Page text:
" I am the living bread which came down from heaven; if any one eats of this bread he will live forever; an the bread which I shall give for the life of the world is my flesh"
"Take, eat: this is my body, which is broken for you: this do in remembrance of me"
Prosphoro is the altar bread which is leavened and prepared with pure wheat flour to be used for the Eucharist. It is round and stamped on the top with a special seal (sphragis or Panagiari). It is made in two layers (which are connected) symbolizing the two natures of Christ (Human and Divine) and the Church Triumphant (Heaven) and the Church Militant (we here on Earth). The inscribed parts of the top are used for the Eucharist, and the rest of it is cut into small pieces to be distributed - either to be consumed by the priest and the family who baked the Prosphoro(Kataklasto) or distributed to the faithful (antidoron). It is offered immediately after one partakes of communion and should be the first piece of food that touches our mouths after the Sacrament. Often the prosphoro makers give the bread in dedication or remembrance of an event or activity, such as family health, the anniversary of a loved one’s death, or a celebration of a birth or Church event. This form should be included with your Prosphoro offering. The method of making prosphoro is an ancient one, and is done with prayer and dedication.
The Prosphoro Seal
The center of the seal has the letters ICXC and NIKA which stand for "Jesus Christ Conquers." This section of the bread will be removed by the priest and changed into the Body of Christ during the Divine Liturgy. This section of the bread is called the "Lamb of God."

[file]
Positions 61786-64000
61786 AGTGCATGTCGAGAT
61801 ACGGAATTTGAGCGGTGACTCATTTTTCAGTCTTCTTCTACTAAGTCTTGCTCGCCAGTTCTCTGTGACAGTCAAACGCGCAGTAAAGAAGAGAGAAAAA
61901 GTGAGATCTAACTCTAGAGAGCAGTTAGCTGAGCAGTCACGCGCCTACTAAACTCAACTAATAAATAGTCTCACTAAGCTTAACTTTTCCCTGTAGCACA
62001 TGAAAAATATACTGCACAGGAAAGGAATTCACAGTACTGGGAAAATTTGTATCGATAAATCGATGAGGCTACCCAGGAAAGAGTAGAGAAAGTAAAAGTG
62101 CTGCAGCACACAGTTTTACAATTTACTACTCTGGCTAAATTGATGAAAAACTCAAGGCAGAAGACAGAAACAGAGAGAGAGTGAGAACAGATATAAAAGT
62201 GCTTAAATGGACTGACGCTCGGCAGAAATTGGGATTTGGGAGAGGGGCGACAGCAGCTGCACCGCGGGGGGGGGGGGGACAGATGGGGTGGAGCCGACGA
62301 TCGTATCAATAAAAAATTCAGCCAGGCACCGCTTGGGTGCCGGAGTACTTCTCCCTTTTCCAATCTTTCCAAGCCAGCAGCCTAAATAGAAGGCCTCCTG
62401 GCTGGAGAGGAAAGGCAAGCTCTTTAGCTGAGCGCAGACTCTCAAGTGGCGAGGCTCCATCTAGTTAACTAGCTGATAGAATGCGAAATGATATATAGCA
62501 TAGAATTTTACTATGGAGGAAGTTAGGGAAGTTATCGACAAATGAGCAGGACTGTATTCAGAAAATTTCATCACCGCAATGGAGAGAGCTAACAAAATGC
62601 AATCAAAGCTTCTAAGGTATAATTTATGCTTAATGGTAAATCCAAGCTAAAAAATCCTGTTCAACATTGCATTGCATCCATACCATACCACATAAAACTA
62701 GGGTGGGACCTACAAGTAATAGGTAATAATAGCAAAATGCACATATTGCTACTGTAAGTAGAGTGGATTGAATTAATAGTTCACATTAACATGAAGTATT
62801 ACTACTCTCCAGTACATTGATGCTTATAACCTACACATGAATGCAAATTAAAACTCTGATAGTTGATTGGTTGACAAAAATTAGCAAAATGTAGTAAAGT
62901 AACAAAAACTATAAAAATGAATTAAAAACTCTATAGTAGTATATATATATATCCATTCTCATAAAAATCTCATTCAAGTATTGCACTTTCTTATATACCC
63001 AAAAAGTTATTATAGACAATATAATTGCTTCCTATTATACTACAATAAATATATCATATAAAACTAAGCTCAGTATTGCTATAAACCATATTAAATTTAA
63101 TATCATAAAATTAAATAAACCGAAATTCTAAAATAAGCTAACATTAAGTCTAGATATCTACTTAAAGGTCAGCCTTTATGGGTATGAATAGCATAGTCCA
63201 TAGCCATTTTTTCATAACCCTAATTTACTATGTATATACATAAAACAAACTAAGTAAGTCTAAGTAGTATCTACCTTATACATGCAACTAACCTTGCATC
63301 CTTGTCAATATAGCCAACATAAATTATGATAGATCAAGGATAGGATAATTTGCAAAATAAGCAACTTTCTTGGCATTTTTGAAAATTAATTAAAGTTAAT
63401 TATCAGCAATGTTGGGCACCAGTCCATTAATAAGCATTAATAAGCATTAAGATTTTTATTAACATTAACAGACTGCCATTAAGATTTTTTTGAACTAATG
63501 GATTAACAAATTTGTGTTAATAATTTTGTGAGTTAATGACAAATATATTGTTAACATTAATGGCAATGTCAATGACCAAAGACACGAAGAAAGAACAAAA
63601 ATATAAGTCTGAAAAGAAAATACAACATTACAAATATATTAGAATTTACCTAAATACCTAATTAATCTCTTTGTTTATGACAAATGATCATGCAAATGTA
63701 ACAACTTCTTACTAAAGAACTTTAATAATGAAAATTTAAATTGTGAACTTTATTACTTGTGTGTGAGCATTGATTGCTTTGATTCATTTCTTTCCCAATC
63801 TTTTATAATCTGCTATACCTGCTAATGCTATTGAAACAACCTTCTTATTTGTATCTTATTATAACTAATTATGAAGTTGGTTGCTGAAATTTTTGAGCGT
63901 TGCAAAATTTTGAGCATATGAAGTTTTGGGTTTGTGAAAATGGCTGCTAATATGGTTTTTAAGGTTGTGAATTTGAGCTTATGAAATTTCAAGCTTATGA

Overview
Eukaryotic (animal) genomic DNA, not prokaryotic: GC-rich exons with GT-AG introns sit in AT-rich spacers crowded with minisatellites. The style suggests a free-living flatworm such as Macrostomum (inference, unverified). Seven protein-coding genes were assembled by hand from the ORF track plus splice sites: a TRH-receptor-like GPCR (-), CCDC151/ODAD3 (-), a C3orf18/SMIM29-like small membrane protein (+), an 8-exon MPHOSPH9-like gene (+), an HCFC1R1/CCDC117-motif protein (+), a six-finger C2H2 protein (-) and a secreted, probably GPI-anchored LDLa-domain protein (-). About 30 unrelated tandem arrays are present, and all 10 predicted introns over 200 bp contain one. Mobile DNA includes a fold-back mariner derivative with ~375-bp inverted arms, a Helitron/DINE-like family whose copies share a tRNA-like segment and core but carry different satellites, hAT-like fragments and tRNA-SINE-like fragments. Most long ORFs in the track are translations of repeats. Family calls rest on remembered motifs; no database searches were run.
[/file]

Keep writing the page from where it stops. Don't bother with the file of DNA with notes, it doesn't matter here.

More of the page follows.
The left section of the seal (large triangle) represents the Virgin Mary.
The right section featuring the nine small triangles commemorate the angels, prophets, apostles and saints of the church.
During a service prior to the liturgy, the priest breaks the bread and the seal and prays for those represented by the seal: the Theotokos, the prophets, angels, etc. The priest also prays for all the living and the dead who have been submitted to him.
Baking with a Prayer
Preparing the prosphoro for Divine Liturgy is the ancient and meaningful Orthodox Church tradition. It is a great privilege and requires a blessing from the priest.
By reflecting on the bread's use, the baking of it becomes a prayerful and solemn undertaking. Needless to say, before one begins the baking process, prayers are in order. After the bread has been baked, the prayer may be said by the family. During the baking of the bread there should also be present in the kitchen an icon and lit candle or votive lamp.
St. Mark Orthodox Church (Dallas)